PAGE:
CANADIAN RAILWAY OFFICE OF ARBITRATION
& DISPUTE RESOLUTION
CASE NO. 3778
Heard in Edmonton,
Wednesday, 10 June 2009
CANADIAN NATIONAL RAILWAY COMPANY
The assessment of 20 demerits to Locomotive Engineer A.
03, 2008, for failure to protect assignment by missing a call and
her subsequent discharge for accumulation of demerits in excess of sixty (60).
JOINT STATEMENT OF ISSUE:
On October 03, 2008, Locomotive Engineer Mason was called for
train 874341-01 at 05:30 hrs however the Crew Management Centre did not receive
a response and reported the grievor as missing a call for train.
The Company conducted an investigation of the incident and
determined the grievor had failed to protect her assignment and was therefore
subsequently assessed 20 demerits for her failure to protect assignment on October 03, 2008.
The assessment of 20 demerits in this case resulted in Ms Mason accumulating a
total of seventy (70) demerits on her discipline record. The Company issued a
second form 780 discharging the grievor for accumulation of demerits.
The Union contends the
grievor slept through the call, which was a completely acceptable reason after
being absent from work for fourteen (14) months.
The Union also contends the
grievor was not properly served discipline for an incident that occurred in
August 2007 and therefore such discipline cannot exist on the grievor’s record.
The Union requested the
Company reconsider the discipline assessed and resulting discharge and expunge
or drastically reduce the discipline. Ms. Mason should be compensated for all
loss of wages or benefits.
The Company disagrees with the Union’s contentions denied
the Union’s request.
FOR THE UNION: FOR
(SGD.) T. MARKEWICH (SGD.)
FOR: GENERAL CHAIRMAN FOR:
DIRECTOR, LABOUR RELATIONS
There appeared on behalf of
D. Crossan – Manager, Labour Relations,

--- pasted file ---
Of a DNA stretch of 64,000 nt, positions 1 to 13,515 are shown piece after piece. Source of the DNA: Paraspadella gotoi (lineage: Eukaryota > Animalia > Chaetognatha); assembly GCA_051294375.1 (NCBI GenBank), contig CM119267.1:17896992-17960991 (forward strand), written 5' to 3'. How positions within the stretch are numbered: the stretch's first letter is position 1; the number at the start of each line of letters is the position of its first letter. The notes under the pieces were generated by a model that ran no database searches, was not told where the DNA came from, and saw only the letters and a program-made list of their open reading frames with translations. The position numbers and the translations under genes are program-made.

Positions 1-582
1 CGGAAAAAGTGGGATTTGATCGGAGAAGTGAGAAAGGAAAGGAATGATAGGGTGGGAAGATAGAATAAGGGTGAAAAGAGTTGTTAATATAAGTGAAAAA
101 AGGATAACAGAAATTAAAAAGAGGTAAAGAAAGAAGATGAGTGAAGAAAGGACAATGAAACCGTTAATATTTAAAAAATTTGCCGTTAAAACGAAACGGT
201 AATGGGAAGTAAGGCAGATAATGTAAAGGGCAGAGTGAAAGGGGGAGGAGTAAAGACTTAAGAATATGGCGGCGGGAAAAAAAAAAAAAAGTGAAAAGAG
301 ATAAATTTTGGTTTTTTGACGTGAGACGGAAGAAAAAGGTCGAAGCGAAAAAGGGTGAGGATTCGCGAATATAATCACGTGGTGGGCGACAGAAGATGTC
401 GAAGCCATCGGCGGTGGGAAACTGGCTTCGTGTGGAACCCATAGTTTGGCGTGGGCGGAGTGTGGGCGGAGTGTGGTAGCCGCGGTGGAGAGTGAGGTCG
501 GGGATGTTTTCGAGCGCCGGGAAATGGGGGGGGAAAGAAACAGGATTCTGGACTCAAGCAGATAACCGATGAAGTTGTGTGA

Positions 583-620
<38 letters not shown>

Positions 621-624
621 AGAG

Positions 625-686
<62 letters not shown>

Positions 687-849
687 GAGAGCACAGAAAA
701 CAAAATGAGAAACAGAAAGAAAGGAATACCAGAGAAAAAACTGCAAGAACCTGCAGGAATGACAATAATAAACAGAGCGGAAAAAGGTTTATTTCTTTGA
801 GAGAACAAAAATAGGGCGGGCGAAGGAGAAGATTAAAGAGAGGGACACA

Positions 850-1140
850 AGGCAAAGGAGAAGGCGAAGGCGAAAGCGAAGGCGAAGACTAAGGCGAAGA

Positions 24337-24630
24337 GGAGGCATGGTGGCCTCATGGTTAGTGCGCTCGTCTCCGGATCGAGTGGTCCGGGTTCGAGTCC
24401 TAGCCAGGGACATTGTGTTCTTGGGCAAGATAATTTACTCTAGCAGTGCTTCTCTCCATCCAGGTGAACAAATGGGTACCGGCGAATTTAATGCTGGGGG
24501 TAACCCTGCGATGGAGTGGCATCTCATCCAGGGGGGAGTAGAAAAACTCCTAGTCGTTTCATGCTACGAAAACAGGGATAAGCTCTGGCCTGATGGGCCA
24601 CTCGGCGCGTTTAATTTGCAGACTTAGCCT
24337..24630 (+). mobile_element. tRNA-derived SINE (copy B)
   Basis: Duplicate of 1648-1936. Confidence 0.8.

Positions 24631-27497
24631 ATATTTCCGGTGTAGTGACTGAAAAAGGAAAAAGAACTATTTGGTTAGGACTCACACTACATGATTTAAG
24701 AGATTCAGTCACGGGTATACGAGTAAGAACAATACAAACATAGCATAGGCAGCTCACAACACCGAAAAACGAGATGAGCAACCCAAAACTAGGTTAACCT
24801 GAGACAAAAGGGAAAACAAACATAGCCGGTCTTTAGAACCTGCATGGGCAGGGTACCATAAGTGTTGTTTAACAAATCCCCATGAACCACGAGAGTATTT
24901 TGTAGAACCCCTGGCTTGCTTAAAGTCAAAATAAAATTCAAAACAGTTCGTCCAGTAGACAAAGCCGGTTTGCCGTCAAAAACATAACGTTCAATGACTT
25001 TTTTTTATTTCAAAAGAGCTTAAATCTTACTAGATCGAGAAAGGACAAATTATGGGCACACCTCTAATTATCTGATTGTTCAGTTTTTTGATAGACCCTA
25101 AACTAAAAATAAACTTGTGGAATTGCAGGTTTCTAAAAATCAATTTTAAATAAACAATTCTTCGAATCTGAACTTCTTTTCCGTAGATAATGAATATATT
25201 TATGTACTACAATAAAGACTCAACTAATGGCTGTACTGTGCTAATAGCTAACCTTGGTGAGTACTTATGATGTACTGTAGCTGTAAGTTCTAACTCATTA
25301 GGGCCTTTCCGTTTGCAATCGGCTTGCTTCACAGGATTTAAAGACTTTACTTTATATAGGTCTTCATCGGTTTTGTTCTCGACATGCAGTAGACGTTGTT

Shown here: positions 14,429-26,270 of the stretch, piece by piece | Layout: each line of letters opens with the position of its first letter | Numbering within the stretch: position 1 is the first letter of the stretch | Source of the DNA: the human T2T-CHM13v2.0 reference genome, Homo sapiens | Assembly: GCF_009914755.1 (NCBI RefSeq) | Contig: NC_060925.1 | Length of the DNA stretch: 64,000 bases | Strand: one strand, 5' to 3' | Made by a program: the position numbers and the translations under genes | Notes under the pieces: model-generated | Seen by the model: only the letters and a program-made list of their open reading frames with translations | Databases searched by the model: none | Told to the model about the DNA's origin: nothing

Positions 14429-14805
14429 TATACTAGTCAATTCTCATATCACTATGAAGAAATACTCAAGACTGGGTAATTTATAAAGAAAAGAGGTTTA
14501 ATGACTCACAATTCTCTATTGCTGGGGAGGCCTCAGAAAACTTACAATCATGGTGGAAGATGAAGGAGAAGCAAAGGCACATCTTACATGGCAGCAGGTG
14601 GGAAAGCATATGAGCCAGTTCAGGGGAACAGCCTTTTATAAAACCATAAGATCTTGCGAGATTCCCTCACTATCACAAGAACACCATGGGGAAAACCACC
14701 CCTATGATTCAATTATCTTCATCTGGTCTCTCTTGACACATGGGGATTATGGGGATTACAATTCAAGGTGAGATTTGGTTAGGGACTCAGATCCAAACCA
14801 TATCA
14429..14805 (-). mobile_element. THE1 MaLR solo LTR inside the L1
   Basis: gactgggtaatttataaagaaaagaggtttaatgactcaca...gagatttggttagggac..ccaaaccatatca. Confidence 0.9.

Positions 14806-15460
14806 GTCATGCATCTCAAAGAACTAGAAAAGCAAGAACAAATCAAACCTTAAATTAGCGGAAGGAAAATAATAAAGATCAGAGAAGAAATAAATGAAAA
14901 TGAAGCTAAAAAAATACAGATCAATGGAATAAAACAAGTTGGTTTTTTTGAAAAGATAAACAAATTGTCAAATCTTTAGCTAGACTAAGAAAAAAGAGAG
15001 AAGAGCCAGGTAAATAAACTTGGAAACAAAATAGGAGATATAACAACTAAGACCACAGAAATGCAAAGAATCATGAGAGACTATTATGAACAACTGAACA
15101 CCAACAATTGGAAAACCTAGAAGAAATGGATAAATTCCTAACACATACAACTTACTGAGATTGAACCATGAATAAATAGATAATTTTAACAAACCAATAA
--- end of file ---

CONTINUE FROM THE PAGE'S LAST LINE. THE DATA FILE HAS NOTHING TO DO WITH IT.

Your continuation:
K. Morris – Manager, Labour Relations, Edmonton
L. Cooper – Transportation Assistant, Winnipeg
P. Payne – Manager, Labour Relations, Edmonton
And on behalf of the Union:
M. A. Church – Counsel, Toronto
T. Markewich – Vice-General Chairman, Edmonton
A. Mason – Grievor
AWARD OF THE ARBITRATOR
issue arising in this matter concerns the Union’s
objection to the twenty demerits assessed on October 11, 2008 for the grievor’s
failure to protect her assignment from April 13, 2007 to August 12, 2007. The investigation
into this incident was held on August 17, 2007 and twenty demerits were assessed
by the Company subsequent to the investigation. The evidence is that the Form
780 assessing the twenty demerits was actually prepared in the Company’s system
on August 21,
2007. The grievor, however, was off work due to illness from August 24, 2007 through
to March 6, 2008
and, as a result, she was not served with the Form 780 discipline within the 28
days set out in article 86.1. After several options were discussed, including
service by registered mail, an agreement was struck between Transportation
Assistant Cooper and Local
Representative Dance, prior to the expiry of the time limits, to extend the
time limits for service until the grievor returned to work from her illness
remained off work through the Fall of 2007. The grievor’s continued absence
from work through the Fall of 2007 caused the Company to decide that the Form
780 should be served by registered mail and an attempt was made to do so on November 22, 2007.
The registered letter was returned “unclaimed” from the grievor’s last known
address. The grievor, in that regard, never provided a change of address form
to the Company until November
returned to work on March
7, 2008 and was assigned modified duties training new employees.
The grievor was on vacation from April 12, 2008 to April 24, 2008. She
returned to work until April 26, 2008 when she had to undergo surgery in order to
repair her earlier injuries. She remained off work on illness leave until September 28, 2008.
The grievor, upon her return, worked one extended run and then missed a call on
October 3, 2008